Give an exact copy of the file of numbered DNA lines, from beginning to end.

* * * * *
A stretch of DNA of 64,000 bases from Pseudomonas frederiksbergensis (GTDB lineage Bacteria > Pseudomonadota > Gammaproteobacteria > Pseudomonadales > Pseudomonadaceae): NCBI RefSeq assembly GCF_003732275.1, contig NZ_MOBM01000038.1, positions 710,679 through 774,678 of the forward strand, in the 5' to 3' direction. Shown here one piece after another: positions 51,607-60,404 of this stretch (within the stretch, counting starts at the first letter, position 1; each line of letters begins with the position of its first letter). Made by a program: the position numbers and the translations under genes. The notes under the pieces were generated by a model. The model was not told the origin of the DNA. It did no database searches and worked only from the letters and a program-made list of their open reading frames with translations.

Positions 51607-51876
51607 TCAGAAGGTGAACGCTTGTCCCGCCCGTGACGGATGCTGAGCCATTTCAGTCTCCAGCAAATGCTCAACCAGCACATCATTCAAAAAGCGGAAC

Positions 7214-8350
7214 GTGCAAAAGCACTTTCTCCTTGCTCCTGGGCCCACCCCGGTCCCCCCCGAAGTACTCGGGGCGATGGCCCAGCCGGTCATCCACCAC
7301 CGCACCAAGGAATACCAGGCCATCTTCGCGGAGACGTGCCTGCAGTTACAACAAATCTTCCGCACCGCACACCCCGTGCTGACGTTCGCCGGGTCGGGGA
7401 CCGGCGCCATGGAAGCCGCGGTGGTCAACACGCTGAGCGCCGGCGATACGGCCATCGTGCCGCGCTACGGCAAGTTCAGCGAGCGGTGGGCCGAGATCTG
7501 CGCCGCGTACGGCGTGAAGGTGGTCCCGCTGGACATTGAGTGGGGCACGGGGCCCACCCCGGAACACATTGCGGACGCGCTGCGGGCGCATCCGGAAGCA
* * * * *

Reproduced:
A stretch of DNA of 64,000 bases from Pseudomonas frederiksbergensis (GTDB lineage Bacteria > Pseudomonadota > Gammaproteobacteria > Pseudomonadales > Pseudomonadaceae): NCBI RefSeq assembly GCF_003732275.1, contig NZ_MOBM01000038.1, positions 710,679 through 774,678 of the forward strand, in the 5' to 3' direction. Shown here one piece after another: positions 51,607-60,404 of this stretch (within the stretch, counting starts at the first letter, position 1; each line of letters begins with the position of its first letter). Made by a program: the position numbers and the translations under genes. The notes under the pieces were generated by a model. The model was not told the origin of the DNA. It did no database searches and worked only from the letters and a program-made list of their open reading frames with translations.

Positions 51607-51876
51607 TCAGAAGGTGAACGCTTGTCCCGCCCGTGACGGATGCTGAGCCATTTCAGTCTCCAGCAAATGCTCAACCAGCACATCATTCAAAAAGCGGAAC

Positions 7214-8350
7214 GTGCAAAAGCACTTTCTCCTTGCTCCTGGGCCCACCCCGGTCCCCCCCGAAGTACTCGGGGCGATGGCCCAGCCGGTCATCCACCAC
7301 CGCACCAAGGAATACCAGGCCATCTTCGCGGAGACGTGCCTGCAGTTACAACAAATCTTCCGCACCGCACACCCCGTGCTGACGTTCGCCGGGTCGGGGA
7401 CCGGCGCCATGGAAGCCGCGGTGGTCAACACGCTGAGCGCCGGCGATACGGCCATCGTGCCGCGCTACGGCAAGTTCAGCGAGCGGTGGGCCGAGATCTG
7501 CGCCGCGTACGGCGTGAAGGTGGTCCCGCTGGACATTGAGTGGGGCACGGGGCCCACCCCGGAACACATTGCGGACGCGCTGCGGGCGCATCCGGAAGCA